- The Washington Times - Wednesday, September 7, 2005

Paisley, Womack on top

Brad Paisley and Lee Ann Womack led the nominees for the Country Music Association Awards announced yesterday, snaring six apiece, including single of the year for their hits “Alcohol” and “I May Hate Myself in the Morning,” respectively.

Other multiple nominees were Keith Urban and Toby Keith, who had four each. Gretchen Wilson, Sugarland, Rascal Flatts and George Strait each had three, Associated Press reports.

Miss Womack was nominated for single and music video of the year for “I May Hate Myself in the Morning,” album of the year, female vocalist of the year, and also got two nominations for musical event of the year for her duets with George Strait and Willie Nelson.

Mr. Paisley, whose latest album is “Time Well Wasted,” was nominated for entertainer of the year, single, song and musical video of the year (for “Alcohol”), male vocalist of the year and musical event of the year with Sara Evans for “New Again.”

Other nominees for entertainer of the year were Mr. Urban, Mr. Keith, Kenny Chesney and Alan Jackson.

The awards will be presented at New York’s Madison Square Garden for the first time on Nov. 15 and will air live on CBS.

Jury: Rod must pay

A federal jury yesterday decided that Rod Stewart should pay a Las Vegas casino $2 million plus interest for a canceled show in December 2000.

The seven-member jury unanimously decided that the 60-year-old rock star should not have kept an advance he was paid for the show at the Rio Hotel Casino, reports Associated Press.

Mr. Stewart, who was not in U.S. District Court when the verdict was reached, had said he was unable to perform because of throat surgery several months earlier. One of his lawyers, Kerry Garvis Wright, says Mr. Stewart will appeal.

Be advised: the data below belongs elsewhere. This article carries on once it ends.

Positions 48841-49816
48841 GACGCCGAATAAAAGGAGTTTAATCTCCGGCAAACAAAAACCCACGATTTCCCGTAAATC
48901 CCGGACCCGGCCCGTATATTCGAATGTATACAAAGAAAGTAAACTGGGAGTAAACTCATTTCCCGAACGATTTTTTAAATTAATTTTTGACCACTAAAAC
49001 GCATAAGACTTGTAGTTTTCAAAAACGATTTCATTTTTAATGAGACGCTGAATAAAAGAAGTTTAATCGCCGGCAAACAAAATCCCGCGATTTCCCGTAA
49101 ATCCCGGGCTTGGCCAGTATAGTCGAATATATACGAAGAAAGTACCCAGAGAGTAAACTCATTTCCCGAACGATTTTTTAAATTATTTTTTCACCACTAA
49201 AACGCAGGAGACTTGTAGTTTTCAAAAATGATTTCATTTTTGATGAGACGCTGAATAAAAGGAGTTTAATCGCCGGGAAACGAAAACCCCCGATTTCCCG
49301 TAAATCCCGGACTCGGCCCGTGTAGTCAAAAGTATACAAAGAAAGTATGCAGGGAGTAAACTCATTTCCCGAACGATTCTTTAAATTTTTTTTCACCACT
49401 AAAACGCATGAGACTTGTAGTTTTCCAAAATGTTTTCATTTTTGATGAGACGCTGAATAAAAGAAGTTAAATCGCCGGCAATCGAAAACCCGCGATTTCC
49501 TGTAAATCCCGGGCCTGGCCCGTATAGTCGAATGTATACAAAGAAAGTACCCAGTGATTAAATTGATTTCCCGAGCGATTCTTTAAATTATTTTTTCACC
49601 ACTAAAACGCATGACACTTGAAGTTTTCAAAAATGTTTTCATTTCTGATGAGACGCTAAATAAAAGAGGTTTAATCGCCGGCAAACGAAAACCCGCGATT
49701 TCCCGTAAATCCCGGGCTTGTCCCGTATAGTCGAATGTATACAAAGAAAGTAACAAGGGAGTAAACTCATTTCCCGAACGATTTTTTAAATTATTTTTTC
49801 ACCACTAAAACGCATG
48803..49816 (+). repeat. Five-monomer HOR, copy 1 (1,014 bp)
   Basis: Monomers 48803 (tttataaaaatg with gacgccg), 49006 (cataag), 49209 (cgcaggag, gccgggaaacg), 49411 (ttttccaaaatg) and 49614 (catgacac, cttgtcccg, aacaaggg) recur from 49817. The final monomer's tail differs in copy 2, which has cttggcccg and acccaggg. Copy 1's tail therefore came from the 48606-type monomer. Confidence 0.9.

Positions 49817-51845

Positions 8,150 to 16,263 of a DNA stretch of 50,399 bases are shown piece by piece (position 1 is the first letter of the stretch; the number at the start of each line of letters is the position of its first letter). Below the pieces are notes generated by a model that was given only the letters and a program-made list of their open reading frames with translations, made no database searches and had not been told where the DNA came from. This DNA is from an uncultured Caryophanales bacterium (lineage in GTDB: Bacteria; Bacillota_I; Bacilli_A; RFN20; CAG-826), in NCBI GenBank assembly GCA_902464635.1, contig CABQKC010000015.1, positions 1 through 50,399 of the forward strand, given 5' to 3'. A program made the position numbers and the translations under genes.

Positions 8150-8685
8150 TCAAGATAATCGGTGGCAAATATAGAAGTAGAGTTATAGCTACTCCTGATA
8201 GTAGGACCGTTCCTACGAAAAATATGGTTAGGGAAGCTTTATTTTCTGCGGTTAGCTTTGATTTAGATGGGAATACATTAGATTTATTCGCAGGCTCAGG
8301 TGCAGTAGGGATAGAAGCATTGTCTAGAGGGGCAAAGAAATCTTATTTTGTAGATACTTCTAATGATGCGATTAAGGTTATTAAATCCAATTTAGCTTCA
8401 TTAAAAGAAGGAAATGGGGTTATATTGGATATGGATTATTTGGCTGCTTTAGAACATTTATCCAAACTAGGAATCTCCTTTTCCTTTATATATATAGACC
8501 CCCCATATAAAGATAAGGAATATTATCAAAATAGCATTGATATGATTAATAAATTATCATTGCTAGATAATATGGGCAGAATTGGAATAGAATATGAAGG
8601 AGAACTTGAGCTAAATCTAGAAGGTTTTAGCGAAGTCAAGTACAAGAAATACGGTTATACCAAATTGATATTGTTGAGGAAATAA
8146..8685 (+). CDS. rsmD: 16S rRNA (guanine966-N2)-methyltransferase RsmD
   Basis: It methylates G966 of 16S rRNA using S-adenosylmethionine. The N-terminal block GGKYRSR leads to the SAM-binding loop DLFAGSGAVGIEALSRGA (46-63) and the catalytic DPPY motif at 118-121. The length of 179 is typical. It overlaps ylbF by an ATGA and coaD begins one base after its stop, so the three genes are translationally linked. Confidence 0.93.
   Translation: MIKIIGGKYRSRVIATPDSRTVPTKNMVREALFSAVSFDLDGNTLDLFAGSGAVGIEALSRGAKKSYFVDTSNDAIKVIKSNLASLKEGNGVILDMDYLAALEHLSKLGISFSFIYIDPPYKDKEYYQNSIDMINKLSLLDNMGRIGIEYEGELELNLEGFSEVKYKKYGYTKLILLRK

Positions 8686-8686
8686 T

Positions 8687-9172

Steve Morris, a lawyer for the Rio Hotel Casino and its parent company, Harrah’s Entertainment, said he was “delighted and relieved” by the verdict.

Right place, bad time

Legendary bluesman Dr. John, one of New Orleans’ most iconic natives, has reiterated his love for the city and urged people to donate to relief efforts for the victims of Hurricane Katrina.

“If anybody in the government would’ve done something about the disappearing wetlands for the past 50 years, then this probably wouldn’t have been as bad,” Associated Press quoted the boogie-woogie pianist as saying.

“It makes me think of what my friend Rev. Goat [Carson] just told me, ‘Let me say this before it goes any further, New Orleans didn’t die of natural causes, she was murdered.’”

The 64-year-old musician, whose real name is Malcolm Rebennack, was born and raised in New Orleans. His unique combination of R&B;, blues and rock ‘n’ roll — which he dubbed “voodoo” music — has long been emblematic of the diverse, hodgepodge city.

Famous for performing in full Mardi Gras costume, Dr. John’s albums include “Gumbo,” “Gris-gris” and last year’s “N’Awlinz: Dis, Dat or d’Udda.”

Carrying on

The Wolf Trap Foundation for the Performing Arts will join Blues Alley for a benefit tribute to the late DC jazz legend Keter Betts, tonight at the tony Georgetown jazz supper club, 1073 Wisconsin Ave. NW.

Proceeds from the event, beginning at 8 p.m., will support the Keter Betts Trio and their commitment to continuing free jazz performances for preschoolers, their teachers and families at the Center for Education at Wolf Trap in Vienna.

Mr. Betts — a jazz bassist who played with Ella Fitzgerald and Dinah Washington among other greats, and a founding artist of the Wolf Trap Institute for Early Learning Through the Arts — died last month of an undetermined cause at his home in Silver Spring. He was 77.

A few of the many artists expected to attend tonight’s tribute include vocalist Ethel Ennis, pianist/vocalist John Eaton, drummer Harold Mann (who frequently worked with Mr. Betts) and Robert Redd, Mr. Betts’ pianist for 15 years.

Further details may be obtained on line at www.blues alley.com or by calling 202/337-4141.

Compiled by Robyn-Denise Yourse from staff, Web and wire reports.

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